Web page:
Flat levy or decrease likely for OPRF

Finance Advisory Committee poised to recommend either option next month

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By Terry Dean

Staff reporter

The District 200 Finance Advisory Committee will likely recommend that the D200 school board adopt a flat or reduced levy next month.

The committee discussed both possibilities on Monday. Some committee members strongly backed the reduced levy option while others favored a flat levy. The group will finalize its recommendations on Dec. 2, concerning the proper size and use of the school's $118 million fund balance.

The group on Monday took its first steps toward committing to a levy recommendation, which it had not up to this point.

Last week, the D200 board approved its preliminary levy, calling for a roughly 2 percent increase. The board made that vote with the understanding that the ad hoc committee was still finalizing its recommendation with respect to the fund balance and a possible recommendation concerning the levy, which will receive a final adoption by the board on Dec. 19.

The D200 board last week noted that the final levy vote would be influenced by whatever the FAC recommends, which will likely come forth on Dec. 10, a week before the school board officially approves its levy for next year.

FAC members met at their scheduled meeting on Monday and looked at a several options the board could take with next month's levy adoption, including approving a flat levy for the next four years. Other options included a small levy decrease or giving a large tax cut. Some committee members argued that the board should adopt some kind of levy decrease to gain favor with the public.

"Is it not possible to try and re-build the goodwill with the community to have not just a flat but a modest reduction in the levy?" asked committee member Karen Latham.

Maintaining a flat levy wouldn't draw much support in the community, Latham added.

The committee looked at the option of an $8 million levy decrease and also the option of a massive $45 million tax cut next year. A huge one-year tax cut, however, was ultimately ruled out in favor of a more modest reduction.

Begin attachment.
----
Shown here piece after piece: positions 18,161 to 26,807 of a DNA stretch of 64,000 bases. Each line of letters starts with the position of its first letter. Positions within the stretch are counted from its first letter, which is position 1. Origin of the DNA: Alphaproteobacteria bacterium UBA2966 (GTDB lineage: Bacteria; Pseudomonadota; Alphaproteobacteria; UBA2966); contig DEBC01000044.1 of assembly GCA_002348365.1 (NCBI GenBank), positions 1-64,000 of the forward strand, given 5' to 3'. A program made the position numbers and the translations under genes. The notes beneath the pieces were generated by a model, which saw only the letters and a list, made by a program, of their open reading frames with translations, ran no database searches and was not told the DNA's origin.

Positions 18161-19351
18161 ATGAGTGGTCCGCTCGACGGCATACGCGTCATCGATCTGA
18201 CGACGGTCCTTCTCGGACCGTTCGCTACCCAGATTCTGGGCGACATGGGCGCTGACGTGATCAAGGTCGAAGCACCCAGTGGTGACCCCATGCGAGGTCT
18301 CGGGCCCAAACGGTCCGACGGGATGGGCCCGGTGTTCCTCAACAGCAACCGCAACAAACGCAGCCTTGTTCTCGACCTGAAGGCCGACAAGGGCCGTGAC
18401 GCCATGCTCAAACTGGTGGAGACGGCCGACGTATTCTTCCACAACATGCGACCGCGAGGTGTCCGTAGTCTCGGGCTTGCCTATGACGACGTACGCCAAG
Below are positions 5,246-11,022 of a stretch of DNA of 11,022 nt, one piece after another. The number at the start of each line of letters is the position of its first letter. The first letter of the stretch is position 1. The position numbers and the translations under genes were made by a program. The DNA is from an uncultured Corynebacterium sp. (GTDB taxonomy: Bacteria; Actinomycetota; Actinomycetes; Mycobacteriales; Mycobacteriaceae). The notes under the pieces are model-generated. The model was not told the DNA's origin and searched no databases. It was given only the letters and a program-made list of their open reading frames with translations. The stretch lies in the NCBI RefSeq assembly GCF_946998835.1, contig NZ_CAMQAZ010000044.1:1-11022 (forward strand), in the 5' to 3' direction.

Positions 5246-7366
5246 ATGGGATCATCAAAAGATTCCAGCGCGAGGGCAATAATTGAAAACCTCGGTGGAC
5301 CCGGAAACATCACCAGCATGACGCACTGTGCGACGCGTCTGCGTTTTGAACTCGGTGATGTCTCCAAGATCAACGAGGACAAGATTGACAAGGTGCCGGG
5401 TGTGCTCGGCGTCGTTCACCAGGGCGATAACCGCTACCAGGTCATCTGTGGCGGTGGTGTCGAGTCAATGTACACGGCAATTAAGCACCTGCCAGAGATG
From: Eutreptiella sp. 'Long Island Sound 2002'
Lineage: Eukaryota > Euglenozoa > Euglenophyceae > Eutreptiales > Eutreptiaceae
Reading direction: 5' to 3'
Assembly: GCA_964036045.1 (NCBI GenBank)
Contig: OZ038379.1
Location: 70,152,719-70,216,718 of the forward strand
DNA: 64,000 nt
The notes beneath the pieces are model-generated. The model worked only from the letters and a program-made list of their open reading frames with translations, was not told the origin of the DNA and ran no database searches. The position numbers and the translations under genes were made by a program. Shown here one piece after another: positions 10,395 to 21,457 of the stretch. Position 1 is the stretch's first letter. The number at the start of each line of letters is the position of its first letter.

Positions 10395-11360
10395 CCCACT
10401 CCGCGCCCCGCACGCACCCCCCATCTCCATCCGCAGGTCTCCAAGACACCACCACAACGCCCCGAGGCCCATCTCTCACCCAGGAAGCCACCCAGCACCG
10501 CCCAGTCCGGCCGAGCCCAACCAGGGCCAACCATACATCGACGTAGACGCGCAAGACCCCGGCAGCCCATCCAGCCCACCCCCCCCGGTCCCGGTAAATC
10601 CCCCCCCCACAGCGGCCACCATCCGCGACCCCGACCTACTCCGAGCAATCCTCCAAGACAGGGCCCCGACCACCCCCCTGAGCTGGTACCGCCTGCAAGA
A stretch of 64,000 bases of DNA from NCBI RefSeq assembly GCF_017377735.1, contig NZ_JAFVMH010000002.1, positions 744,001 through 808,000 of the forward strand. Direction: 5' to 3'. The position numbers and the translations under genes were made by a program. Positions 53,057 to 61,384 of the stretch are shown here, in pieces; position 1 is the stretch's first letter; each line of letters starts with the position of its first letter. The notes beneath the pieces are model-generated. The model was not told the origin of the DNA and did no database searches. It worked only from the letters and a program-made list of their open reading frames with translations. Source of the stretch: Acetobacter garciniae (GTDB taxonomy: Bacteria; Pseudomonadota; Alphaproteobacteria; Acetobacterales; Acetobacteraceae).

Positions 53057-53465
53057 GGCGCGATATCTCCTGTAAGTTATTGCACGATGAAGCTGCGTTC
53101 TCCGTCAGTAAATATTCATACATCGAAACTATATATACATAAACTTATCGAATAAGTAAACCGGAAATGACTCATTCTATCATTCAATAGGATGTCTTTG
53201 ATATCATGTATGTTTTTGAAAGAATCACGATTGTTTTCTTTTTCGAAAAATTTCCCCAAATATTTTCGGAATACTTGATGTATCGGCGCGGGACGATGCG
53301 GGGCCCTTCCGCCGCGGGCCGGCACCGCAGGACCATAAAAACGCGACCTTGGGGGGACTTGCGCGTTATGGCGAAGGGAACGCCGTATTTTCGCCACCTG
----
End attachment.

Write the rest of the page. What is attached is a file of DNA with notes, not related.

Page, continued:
Latham argued that something below an $8 million decrease could suffice.

Supporters of the flat levy, however, argued that maintaining the tax rate could also be seen as good financial stewardship and a trust-builder. Members noted that a flat levy for one or two years could be followed by a levy decrease after that.

While the committee did not decide on either option Monday, committee members seemed open to the idea of modest decrease.

The committee looked at four overall options. A couple of options involved maintaining a flat levy until the school faces an operating deficit. The school board could then go for a full CPI levy increase either a year or two prior to entering deficit spending.

The other options involved either an $8 million decrease or tax cut next year. The committee concluded that a large tax cut would be too complicated to do in one year, with implications involving how the county would handle such a request with what would amount to a month's notice — the D200 board needs to finalize its levy on Dec. 19.

As the committee discussed how property owners are impacted by the levy and fund balance, Supt. Steven Isoye reminded members about how this all impacts the students.

"The only key point I would make as we look at the numbers and projections, graphs and lines, we're also talking about the experience of the students," Isoye said. "A lot of the things that are built into the graphs and numbers are parameters that pretty much maintain the status quo and how we staff a variety of things."

Isoye, as well as committee members, also acknowledged that the school's strategic plan will include initiatives with financial impact.